• Smoothens texture
  • Many reviewers claim that the cap is very unwieldy — it is very difficult to open

Neo Megilp Alkyd Medium

neo meglip

Neo Megilp is a gel medium that shortens drying time and improves the fluidity of oil paints. It’s best at the latter — even allowing artists to mimic the wet-on-wet techniques that are more commonly used in fluid watercolors.

  • Soften paints
  • Produces a silky, shiny gloss
  • No risk of yellowing
  • Fastest-drying alkyd medium, so you must pay attention when working


What Is the Most Commonly Used Oil Painting Medium?

Linseed oil is the most commonly used oil medium. One reason is because of its strong compatibility with oil paint. And another is that it makes painting with oils more simple.

For example, oil paints tend to ‘drag’ straight out of the tube. This is completely opposite of the free-flowing watercolor medium. Linseed oil helps with this, adding body to the oil colors and allowing you to paint more smoothly.

what is the most commonly used oil painting medium?
Oils & Linseed Oil

Is it Necessary to Use Oil Mediums?

No. You don’t necessarily need to use oil mediums. You can create oil paintings just fine without them. BUT, the process may not be as smooth as painting with oil mediums. This is especially true if you’re working with thicker paint. Not only is it wasteful not to use paint thinner, but it’s also laborious — you won’t have as smooth control over your brush strokes.

When to Use Oil Paint Medium?

It depends on what you’re using the oil medium for. The general rule of thumb is to prepare the oil medium nearby for use from the beginning.

How to Prevent Oil Paint from Cracking?

To avoid oil paints from cracking, you must avoid excessive use of lean medium and pay attention to the fat-over-lean rule when layering your paint. Doing this makes your layers “fatter” and thus more elastic. With the paint turning more flexible, you don’t have to worry about it contracting in the future — which is what forms cracks.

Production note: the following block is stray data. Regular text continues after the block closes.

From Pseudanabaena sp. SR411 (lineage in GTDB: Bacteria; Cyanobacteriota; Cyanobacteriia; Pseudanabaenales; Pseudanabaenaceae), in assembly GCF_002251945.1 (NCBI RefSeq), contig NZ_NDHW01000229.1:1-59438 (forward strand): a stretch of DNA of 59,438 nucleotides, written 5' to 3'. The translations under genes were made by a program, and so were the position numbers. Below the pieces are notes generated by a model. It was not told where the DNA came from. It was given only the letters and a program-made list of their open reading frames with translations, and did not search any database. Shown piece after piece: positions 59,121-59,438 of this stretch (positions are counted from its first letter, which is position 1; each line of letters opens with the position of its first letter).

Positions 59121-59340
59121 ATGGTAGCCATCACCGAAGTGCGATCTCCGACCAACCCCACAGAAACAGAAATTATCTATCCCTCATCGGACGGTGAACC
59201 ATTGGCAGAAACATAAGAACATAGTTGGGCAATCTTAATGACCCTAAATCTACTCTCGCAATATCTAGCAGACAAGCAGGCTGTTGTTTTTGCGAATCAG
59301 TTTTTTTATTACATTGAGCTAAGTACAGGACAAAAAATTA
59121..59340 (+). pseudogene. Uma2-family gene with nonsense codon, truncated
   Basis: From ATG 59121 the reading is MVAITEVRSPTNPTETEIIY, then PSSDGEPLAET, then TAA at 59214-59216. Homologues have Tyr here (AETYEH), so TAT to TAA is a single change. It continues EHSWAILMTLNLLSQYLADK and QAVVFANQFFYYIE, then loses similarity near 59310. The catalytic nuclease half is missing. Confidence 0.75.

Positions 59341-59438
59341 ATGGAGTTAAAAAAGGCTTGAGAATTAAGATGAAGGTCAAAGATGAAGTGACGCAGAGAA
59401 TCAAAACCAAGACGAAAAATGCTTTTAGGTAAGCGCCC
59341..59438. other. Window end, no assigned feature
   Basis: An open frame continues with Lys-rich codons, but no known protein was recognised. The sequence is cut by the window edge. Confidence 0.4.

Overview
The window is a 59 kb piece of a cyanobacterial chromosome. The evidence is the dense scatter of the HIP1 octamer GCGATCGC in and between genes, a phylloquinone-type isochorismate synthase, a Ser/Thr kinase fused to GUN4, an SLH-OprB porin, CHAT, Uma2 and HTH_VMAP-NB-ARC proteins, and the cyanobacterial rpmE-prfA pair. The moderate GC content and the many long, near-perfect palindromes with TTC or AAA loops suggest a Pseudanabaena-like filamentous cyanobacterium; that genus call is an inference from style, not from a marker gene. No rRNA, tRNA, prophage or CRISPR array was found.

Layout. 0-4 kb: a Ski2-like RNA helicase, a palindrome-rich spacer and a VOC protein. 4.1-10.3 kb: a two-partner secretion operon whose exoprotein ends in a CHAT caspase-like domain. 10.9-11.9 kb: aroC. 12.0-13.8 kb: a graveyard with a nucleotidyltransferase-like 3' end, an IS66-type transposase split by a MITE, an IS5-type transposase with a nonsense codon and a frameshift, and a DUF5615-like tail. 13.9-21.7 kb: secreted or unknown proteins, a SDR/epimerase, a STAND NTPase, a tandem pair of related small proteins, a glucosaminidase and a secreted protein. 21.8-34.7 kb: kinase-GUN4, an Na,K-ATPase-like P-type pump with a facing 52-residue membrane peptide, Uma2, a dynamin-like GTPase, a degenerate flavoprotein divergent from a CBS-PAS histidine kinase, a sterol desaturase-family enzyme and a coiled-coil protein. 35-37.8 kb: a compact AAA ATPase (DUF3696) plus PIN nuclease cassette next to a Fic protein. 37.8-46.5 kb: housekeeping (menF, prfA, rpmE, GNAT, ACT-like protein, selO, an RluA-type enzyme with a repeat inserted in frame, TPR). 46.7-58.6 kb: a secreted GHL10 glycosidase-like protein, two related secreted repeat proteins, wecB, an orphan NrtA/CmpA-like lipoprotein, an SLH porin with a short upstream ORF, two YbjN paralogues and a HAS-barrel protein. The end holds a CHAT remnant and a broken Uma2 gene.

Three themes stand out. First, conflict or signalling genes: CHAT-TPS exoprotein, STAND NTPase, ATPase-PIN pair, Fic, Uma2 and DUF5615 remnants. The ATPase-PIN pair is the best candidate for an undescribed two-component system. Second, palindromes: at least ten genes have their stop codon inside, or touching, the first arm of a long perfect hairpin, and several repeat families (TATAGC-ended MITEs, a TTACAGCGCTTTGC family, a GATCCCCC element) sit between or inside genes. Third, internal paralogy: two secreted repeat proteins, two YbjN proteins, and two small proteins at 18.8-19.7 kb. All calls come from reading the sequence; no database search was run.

hot to prevent oil paint from cracking
Dried Out Oil Colors

What Does Fat over Lean Mean in Oil Painting?

The “Fat Over Lean” rule reminds artists to create ‘elastic over less elastic’ layers. To do this, you need to use more oil with each layer you apply — which is crucial to making your paintings last longer and less prone to cracking.

How Can You Seal Oil Paint?

Oil paints are sealed with varnish. You apply it on top of your painting to protect it from dirt particles and preserve your artwork. As a note, resins can also be used to seal paintings — creating a high-gloss film that’s similar to glass.

What Is the Best Consistency for Oil Painting?

Oil paints straight from the tube should have a buttery consistency and must be thinned out a bit for easier handling. If you’re still unsure about what consistency to work with, a good rule to remember is to paint ‘thick over thin.’ Never apply a thin layer on top of a thick layer of paint — it will cause layers to crack over time.

what is the best consistency for oil painting?
Oil Color Consistency

What Makes Oil Paintings Shiny?

Various oil mediums have working properties that can make your paintings shiny. If you’re looking for this effect specifically, add linseed oil or alkyd resins to your paints. It will result in a glossier finish. You should also avoid excessive use of mineral spirits and other solvents, as those will make your oil colors appear matte.

Final Thoughts

Hopefully, you were able to gain some direction on which oil mediums suit your style of painting the most. If you’re still uncertain, the best method to find the right answer is to try the ones you think are closest to what you’re looking for.

Don’t know which one to start with? Try linseed oil first!

It’s cheap, non-toxic, and has many interesting working properties for you to experiment with.

All in all, Linseed oil is the most commonly used oil medium for a reason. It’s also compatible with most other mediums. So, when you want to try other ones in the future, there’s not as much risk in ruining the paintings that you’ve spent so much time on.